We’ve all seen a lot of news stories about the dangers of leaving your dog in a hot car, but did you know that a simple stroll on the sidewalk can blister your pup’s paws when the weather is hot?
KUTV in Salt Lake City talked to a local veterinarian about the dangers of hot sidewalks. He took a thermometer outside on a hot day and measured the temperature on a sunny sidewalk. It registered 131 degrees! In contrast, the shade temperature was just 80 degrees.
Paw blisters can happen in minutes, so to protect your dog, be sure to walk her on grass and in the shade. Early morning is the safest time of day.
We’ve heard a lot about what makes a city dog-friendly, such as amenities like parks and restaurants that welcome dogs. But what makes a city cat-friendly?
Since we don’t normally take our cats out and about with us, are there other factors that make a place cat-friendly? Turns out, the answer is yes!
Trupanion and Redfin recently teamed up to create a list of the top 25 cat-friendly cities in the U.S. The criteria used include good access to feline-specific services such as veterinary clinics, hospitals, and shelters/rescues.
They also looked at homes for sale that had cat-friendly features like enclosed outdoor patios, room to climb, and extra bathrooms for litter boxes.
Another element considered was a lack of environmental hazards for cats with access to the outdoors (fewer parasites and poisonous plants, etc.)
Factoring in all these cat-friendly elements, the top cites for felines are:
1) Corvallis, Ore.
2) Spokane, Wash.
3) Orlando, Fla.
4) Bellingham, Wash.
5) Tulsa, Okla.
6) Raleigh, N.C.
7) New York, N.Y.
8) Dayton, Ohio
9) Clarksville, Tenn.
10) San Antonio, Tex.
11) Albuquerque, N. Mex.
12) Eugene, Ore.
13) Boston, Mass.
14) Allentown, Penn.
15) Dover, Del.
16) Columbus, Ohio
17) Boise, Idaho
18) Louisville, Ky.
19) Tacoma, Wash.
20) Lincoln, Neb.
21) Portland, Ore.
22) Minneapolis, Minn.
23) Knoxville, Tenn.
24) Santa Rosa, Calif.
25) Oakland, Calif.
The folks at Trupanion and Redfin remind pet owners that when searching for a new home in a new city, be sure to look at both the features of the house and the nearby facilities to maintain your pet’s health.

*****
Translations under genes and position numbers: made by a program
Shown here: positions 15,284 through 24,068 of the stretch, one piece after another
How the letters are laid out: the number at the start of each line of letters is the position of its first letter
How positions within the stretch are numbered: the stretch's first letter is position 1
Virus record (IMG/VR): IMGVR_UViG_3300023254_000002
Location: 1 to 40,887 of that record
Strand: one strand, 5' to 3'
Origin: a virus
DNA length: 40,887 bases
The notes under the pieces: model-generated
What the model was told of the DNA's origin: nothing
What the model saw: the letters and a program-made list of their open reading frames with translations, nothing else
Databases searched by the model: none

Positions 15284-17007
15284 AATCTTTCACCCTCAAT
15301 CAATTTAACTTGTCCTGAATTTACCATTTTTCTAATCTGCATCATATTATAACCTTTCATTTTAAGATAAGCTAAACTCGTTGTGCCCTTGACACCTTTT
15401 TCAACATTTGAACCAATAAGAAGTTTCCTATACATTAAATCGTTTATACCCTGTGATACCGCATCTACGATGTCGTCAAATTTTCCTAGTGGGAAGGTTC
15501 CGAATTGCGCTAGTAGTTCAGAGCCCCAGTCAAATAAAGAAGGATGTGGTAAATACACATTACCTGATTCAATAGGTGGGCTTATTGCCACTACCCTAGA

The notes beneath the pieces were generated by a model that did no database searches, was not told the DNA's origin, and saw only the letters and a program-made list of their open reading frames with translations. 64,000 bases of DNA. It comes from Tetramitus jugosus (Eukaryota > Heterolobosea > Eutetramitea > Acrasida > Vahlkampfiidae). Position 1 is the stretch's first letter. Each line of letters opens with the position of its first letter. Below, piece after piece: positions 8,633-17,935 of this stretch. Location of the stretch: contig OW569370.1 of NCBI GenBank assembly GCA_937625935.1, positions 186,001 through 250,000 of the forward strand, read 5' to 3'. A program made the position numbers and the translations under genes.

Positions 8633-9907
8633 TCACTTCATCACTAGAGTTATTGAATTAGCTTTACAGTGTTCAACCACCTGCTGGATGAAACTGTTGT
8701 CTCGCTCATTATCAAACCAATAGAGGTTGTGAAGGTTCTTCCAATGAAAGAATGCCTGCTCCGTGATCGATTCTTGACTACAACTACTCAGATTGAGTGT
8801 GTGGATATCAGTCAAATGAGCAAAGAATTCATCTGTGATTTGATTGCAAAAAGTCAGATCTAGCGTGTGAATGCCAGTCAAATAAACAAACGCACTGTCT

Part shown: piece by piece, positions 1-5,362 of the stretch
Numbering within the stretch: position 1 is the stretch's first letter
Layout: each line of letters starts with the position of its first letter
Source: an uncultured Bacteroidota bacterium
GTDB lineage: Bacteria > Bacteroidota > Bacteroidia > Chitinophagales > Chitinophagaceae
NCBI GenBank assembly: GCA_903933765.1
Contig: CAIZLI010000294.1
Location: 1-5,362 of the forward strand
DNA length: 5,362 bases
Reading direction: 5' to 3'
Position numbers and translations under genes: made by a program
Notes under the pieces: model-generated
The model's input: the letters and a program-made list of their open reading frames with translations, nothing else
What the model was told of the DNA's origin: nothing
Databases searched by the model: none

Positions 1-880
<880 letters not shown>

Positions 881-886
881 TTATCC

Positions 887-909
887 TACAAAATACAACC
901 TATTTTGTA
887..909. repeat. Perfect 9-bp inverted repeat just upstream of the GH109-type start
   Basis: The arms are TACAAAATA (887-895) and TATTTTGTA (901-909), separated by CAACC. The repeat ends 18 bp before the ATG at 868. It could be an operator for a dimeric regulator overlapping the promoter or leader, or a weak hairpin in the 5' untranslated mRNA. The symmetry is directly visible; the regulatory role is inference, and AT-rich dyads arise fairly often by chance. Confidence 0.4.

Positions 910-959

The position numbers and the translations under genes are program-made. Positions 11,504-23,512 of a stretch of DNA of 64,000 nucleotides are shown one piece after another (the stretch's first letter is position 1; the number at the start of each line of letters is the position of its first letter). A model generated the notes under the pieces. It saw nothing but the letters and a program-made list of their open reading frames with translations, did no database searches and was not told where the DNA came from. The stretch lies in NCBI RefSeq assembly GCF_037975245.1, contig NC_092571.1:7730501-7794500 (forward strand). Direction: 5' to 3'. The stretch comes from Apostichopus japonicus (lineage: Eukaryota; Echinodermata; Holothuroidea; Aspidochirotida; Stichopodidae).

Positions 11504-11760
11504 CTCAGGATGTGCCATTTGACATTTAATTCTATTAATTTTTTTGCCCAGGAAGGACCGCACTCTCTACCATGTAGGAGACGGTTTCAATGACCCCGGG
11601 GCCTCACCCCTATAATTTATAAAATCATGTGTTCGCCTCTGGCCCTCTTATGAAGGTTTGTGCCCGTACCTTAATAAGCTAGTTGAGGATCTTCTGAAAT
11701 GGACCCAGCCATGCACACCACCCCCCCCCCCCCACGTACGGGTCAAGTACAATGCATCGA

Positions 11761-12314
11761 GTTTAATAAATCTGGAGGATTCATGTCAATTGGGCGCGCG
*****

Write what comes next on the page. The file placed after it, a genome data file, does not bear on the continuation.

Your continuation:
The US National Park Service recently completed a two-year study on the diet of coyotes in the Los Angeles, California area. The results indicate that our cats could be at greater risk for being eaten by coyotes than we thought.
Researchers analyzed over 3,200 samples of coyote poop (called scat) from Los Angeles and surrounding communities. They also compared the urban coyote samples with samples from more suburban areas that are closer to their natural habitat.
They found that the diet of urban coyotes was influenced by living so close to humans. The coyotes routinely ate human food scraps and commercial pet food. They also ate a lot of ornamental fruits commonly found in our gardens.
Unfortunately, free-roaming cats–and even cats allowed outside but restricted to enclosed yards–are also on the menu for urban coyotes. Domestic cat remains were found in 20% of the scat, the third most common component after human and pet foods and ornamental fruits.
The scat of coyotes from more rural areas had only 4% of domestic cat and it also had less human and pet food and ornamental fruit remains. Rabbits were the most common part of the non-urban coyotes’ diet.
Pet owners in areas with high numbers of coyotes should always keep their cats indoors. Small dogs can also be at risk, so it’s important to walk your dog on leash and never leave your dog in the yard unattended.
Make sure your trash can lids are secure and avoid leaving bowls of pet food outside as well. Experts also recommend avoiding bird feeders and ornamental fruit trees to discourage coyote visits to your back yard.
You can find a lot of helpful information on keeping your pets safe from coyotes on the Urban Coyote Initiative website HERE.